From Self-consistency to SOAR: Solving Large Scale NonlinearEigenvalue Problems

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What is common among electronic structure calculation, design of MEMS devices, vibrational analysis of high speed railways, and simulation of the electromagnetic field of a particle accelerator? The answer: they all require solving large scale nonlinear eigenvalue problems. In fact, these are just a handful of examples in which solving nonlinear eigenvalue problems accurately and efficiently is becoming increasingly important. Recognizing the importance of this class of problems, an invited minisymposium dedicated to nonlinear eigenvalue problems was held at the 2005 SIAM Annual Meeting. The purpose of the minisymposium was to bring together numerical analysts and application scientists to showcase ... continued below

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Bai, Zhaojun & Yang, Chao February 1, 2006.

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What is common among electronic structure calculation, design of MEMS devices, vibrational analysis of high speed railways, and simulation of the electromagnetic field of a particle accelerator? The answer: they all require solving large scale nonlinear eigenvalue problems. In fact, these are just a handful of examples in which solving nonlinear eigenvalue problems accurately and efficiently is becoming increasingly important. Recognizing the importance of this class of problems, an invited minisymposium dedicated to nonlinear eigenvalue problems was held at the 2005 SIAM Annual Meeting. The purpose of the minisymposium was to bring together numerical analysts and application scientists to showcase some of the cutting edge results from both communities and to discuss the challenges they are still facing. The minisymposium consisted of eight talks divided into two sessions. The first three talks focused on a type of nonlinear eigenvalue problem arising from electronic structure calculations. In this type of problem, the matrix Hamiltonian H depends, in a non-trivial way, on the set of eigenvectors X to be computed. The invariant subspace spanned by these eigenvectors also minimizes a total energy function that is highly nonlinear with respect to X on a manifold defined by a set of orthonormality constraints. In other applications, the nonlinearity of the matrix eigenvalue problem is restricted to the dependency of the matrix on the eigenvalues to be computed. These problems are often called polynomial or rational eigenvalue problems In the second session, Christian Mehl from Technical University of Berlin described numerical techniques for solving a special type of polynomial eigenvalue problem arising from vibration analysis of rail tracks excited by high-speed trains.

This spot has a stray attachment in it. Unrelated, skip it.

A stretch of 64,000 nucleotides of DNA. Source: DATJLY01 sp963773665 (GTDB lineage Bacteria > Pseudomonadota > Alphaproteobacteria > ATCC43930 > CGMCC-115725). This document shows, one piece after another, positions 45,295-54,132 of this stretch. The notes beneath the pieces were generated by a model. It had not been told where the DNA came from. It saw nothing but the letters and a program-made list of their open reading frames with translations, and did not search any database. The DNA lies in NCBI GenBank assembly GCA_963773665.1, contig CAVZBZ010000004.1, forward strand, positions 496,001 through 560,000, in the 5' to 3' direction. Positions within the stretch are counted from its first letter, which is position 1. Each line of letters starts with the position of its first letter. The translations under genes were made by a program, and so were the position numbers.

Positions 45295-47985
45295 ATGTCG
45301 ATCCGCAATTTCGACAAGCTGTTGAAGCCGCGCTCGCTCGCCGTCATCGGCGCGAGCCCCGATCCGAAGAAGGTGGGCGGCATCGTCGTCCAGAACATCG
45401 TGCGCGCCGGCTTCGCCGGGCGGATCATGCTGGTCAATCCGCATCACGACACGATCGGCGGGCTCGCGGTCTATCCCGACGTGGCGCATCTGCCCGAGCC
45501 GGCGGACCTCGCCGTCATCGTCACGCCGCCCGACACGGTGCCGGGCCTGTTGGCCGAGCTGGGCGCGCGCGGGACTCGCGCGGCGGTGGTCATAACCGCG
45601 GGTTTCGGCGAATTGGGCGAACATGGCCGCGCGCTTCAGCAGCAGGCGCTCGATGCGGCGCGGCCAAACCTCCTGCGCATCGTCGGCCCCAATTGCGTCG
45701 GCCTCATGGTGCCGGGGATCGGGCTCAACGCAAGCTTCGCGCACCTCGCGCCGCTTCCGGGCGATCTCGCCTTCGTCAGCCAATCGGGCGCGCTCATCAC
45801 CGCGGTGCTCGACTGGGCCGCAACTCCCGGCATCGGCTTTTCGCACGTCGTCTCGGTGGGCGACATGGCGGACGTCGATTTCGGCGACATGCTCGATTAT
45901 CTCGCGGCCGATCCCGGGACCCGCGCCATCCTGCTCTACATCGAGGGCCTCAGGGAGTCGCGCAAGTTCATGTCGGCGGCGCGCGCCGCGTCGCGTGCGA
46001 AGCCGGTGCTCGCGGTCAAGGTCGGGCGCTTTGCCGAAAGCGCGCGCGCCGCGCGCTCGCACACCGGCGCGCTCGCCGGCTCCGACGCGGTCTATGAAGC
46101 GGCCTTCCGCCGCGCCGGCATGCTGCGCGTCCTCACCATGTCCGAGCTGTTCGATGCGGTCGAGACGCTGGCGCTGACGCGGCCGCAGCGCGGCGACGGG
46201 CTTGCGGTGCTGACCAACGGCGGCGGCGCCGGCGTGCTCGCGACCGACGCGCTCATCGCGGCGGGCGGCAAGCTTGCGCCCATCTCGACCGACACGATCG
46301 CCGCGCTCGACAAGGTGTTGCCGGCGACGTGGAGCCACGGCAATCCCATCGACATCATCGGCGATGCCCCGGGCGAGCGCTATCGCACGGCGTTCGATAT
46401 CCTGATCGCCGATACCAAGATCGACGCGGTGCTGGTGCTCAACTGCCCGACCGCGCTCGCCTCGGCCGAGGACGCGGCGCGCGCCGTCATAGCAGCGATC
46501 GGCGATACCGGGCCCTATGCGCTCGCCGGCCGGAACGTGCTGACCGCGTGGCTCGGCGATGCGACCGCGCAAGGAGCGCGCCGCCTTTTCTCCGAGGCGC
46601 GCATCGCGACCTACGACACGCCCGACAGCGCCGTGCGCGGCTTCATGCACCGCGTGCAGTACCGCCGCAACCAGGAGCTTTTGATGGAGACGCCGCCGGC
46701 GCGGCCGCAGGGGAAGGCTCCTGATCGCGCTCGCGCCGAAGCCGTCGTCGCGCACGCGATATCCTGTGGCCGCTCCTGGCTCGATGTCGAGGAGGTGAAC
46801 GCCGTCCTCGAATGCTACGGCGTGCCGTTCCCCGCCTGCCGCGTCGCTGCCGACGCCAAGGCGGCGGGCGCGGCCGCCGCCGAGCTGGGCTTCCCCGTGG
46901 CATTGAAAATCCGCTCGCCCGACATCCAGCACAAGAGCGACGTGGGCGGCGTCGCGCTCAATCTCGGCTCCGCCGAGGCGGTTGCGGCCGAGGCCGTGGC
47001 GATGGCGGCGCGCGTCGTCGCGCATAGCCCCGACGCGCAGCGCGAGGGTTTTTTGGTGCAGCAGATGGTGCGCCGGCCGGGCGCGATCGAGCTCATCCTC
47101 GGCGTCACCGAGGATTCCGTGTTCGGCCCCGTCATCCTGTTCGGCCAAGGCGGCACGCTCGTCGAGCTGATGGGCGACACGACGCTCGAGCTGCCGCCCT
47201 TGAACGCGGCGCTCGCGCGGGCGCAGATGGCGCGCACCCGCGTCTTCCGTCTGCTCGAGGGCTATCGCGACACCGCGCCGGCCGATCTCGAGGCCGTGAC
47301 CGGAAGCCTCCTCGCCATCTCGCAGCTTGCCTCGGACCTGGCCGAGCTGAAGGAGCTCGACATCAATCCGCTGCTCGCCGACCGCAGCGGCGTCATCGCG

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  • Journal Name: SIAM News; Journal Volume: 39; Journal Issue: 3; Related Information: Journal Publication Date: April, 2006

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  • Report No.: LBNL--60645
  • Grant Number: DE-AC02-05CH11231
  • Office of Scientific & Technical Information Report Number: 901040
  • Archival Resource Key: ark:/67531/metadc882204

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  • February 1, 2006

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  • Sept. 22, 2016, 2:13 a.m.

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  • Sept. 22, 2017, 3:07 p.m.

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Bai, Zhaojun & Yang, Chao. From Self-consistency to SOAR: Solving Large Scale NonlinearEigenvalue Problems, article, February 1, 2006; Berkeley, California. (digital.library.unt.edu/ark:/67531/metadc882204/: accessed November 20, 2017), University of North Texas Libraries, Digital Library, digital.library.unt.edu; crediting UNT Libraries Government Documents Department.